The New York State Senate Wednesday issued a 97-page report that detailed the findings of a years-long investigation into housing discrimination within the state. The report detailed how widespread discrimination is in the state and made a number of legislative and policy recommendations.
“Our report details the very troubling and apparently widespread discriminatory practices that occurred on Long Island, and undoubtedly in other parts of the state, along with our recommendations on what must be done to replace New York’s patchwork, inadequate approach to this problem with a comprehensive statewide strategy,” Senator Brian Kavanagh, the chair of the housing, construction and community development committee, and one of the report’s authors, said in a statement.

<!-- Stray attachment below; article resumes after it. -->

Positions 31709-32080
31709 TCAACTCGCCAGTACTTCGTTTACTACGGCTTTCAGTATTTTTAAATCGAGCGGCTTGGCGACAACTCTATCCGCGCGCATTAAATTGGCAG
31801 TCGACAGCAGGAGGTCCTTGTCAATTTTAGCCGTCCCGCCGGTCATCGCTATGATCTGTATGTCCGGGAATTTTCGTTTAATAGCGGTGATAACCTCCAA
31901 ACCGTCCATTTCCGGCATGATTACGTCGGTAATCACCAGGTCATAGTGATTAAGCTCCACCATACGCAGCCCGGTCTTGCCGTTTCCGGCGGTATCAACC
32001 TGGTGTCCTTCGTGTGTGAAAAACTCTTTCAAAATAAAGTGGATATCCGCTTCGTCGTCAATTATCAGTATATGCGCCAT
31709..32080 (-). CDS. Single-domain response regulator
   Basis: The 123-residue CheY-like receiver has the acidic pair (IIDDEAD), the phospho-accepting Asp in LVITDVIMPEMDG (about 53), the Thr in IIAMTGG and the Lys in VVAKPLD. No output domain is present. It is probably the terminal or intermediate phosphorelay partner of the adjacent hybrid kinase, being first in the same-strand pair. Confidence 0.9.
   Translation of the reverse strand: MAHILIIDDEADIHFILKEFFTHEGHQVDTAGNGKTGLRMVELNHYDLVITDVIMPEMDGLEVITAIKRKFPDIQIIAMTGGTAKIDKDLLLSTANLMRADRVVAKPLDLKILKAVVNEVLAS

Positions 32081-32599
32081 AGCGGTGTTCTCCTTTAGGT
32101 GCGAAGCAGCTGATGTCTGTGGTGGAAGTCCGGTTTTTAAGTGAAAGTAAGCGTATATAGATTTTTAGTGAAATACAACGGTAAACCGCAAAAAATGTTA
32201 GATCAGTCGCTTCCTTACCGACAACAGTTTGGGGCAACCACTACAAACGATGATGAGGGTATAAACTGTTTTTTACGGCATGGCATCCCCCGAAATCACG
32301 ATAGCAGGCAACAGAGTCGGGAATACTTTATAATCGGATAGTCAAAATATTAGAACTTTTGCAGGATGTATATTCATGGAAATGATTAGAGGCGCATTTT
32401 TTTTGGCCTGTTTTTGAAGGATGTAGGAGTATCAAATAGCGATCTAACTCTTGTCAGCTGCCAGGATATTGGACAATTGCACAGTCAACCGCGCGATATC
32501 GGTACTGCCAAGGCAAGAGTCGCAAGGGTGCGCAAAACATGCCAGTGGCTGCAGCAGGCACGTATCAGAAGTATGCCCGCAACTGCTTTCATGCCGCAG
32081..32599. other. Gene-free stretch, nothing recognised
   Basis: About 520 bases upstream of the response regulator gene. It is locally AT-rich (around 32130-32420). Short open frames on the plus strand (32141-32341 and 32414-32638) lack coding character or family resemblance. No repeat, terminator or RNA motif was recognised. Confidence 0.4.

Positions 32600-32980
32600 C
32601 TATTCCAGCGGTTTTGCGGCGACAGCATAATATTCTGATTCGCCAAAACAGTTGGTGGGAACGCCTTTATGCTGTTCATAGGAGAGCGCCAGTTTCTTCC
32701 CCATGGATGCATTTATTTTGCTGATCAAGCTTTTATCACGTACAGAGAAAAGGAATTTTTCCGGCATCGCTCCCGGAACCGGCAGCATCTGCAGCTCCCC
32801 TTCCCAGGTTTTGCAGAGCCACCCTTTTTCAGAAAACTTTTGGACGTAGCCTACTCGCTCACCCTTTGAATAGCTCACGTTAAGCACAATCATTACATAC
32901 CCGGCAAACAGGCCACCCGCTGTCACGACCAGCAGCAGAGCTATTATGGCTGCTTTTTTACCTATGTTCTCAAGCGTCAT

The report, which found “the current insufficient enforcement of fair housing laws was apparent” throughout the investigation, was initially spurred by the groundbreaking Long Island Divided report by Newsday.
Agents at the center of the Newsday report were accused of steering undercover investigators to neighborhoods that matched their own race or ethnicity and often subjected minority investigators to more restrictive conditions prior to viewing properties.
In the wake of that report, the State Senate